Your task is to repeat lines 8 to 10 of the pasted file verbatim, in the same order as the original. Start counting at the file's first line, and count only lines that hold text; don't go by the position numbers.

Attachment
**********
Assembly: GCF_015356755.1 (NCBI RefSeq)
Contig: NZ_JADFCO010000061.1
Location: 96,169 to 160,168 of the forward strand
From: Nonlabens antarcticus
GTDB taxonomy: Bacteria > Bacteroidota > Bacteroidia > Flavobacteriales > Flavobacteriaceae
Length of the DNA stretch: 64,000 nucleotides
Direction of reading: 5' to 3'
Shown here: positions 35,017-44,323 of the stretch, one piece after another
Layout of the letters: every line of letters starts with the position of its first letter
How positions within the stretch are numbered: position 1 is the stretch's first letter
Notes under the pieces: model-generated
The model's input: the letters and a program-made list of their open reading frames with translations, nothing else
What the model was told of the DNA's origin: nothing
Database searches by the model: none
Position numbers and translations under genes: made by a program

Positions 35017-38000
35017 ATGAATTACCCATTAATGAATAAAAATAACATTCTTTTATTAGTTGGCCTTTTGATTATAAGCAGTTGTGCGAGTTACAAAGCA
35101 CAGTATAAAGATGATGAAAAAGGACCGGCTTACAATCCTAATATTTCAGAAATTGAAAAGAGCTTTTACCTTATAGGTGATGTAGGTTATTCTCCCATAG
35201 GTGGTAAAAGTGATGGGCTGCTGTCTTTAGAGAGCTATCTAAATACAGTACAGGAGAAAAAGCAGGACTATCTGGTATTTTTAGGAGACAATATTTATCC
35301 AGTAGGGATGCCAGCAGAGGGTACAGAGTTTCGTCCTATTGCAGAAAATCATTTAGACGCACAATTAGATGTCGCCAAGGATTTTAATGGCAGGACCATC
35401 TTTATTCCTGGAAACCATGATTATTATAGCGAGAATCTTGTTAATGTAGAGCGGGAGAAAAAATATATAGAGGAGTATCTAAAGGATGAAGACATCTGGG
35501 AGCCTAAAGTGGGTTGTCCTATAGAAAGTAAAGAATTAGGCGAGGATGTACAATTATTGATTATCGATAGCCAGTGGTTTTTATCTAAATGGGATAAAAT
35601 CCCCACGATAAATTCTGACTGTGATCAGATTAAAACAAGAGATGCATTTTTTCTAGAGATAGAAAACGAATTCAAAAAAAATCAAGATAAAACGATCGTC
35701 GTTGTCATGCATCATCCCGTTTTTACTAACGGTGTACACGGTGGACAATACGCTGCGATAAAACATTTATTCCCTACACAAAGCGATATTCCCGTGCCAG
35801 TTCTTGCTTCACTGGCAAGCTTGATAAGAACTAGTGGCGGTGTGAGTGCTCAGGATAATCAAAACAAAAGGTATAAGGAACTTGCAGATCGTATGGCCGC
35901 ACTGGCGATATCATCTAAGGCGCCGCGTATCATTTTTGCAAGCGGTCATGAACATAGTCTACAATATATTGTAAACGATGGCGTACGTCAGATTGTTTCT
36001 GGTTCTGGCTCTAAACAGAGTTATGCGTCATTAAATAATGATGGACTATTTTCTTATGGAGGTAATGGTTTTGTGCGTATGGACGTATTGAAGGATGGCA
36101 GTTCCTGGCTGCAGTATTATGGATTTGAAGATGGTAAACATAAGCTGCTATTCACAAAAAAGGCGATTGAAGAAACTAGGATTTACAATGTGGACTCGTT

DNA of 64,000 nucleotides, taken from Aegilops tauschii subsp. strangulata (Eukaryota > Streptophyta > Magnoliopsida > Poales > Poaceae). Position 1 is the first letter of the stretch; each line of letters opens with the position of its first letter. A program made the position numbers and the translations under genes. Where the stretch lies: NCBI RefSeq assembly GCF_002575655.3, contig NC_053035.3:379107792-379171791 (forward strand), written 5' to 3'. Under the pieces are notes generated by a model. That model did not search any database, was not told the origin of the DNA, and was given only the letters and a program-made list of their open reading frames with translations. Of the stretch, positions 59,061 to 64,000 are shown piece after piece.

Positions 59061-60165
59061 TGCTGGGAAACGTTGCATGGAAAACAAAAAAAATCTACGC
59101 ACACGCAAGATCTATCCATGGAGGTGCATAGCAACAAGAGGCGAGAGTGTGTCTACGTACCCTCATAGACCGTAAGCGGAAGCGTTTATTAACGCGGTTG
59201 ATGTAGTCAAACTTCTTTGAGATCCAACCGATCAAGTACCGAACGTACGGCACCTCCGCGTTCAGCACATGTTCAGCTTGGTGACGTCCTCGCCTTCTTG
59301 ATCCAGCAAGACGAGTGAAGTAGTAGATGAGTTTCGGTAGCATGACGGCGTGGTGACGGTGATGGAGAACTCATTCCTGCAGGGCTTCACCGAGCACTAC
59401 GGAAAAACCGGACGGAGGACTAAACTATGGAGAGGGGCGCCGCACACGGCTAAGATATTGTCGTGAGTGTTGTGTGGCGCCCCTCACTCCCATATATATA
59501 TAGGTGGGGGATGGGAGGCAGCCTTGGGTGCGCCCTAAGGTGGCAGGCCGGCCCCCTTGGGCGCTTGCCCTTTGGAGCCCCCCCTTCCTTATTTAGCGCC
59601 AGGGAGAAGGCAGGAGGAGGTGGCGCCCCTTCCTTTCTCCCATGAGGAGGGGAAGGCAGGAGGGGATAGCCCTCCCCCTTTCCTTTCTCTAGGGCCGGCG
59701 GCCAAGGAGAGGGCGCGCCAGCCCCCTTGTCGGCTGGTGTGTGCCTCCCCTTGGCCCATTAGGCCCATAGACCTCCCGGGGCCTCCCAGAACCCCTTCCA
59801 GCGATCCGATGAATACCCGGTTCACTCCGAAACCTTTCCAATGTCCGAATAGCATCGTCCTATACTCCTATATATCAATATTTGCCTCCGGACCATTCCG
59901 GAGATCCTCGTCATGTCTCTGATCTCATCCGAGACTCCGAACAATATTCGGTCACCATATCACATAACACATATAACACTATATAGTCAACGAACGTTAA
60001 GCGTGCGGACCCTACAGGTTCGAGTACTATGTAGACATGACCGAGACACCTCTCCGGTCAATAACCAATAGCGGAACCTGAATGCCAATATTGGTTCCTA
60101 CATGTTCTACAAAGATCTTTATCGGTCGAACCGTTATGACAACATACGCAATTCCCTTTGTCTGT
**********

Shown here: positions 35,017-44,323 of the stretch, one piece after another
Layout of the letters: every line of letters starts with the position of its first letter
How positions within the stretch are numbered: position 1 is the stretch's first letter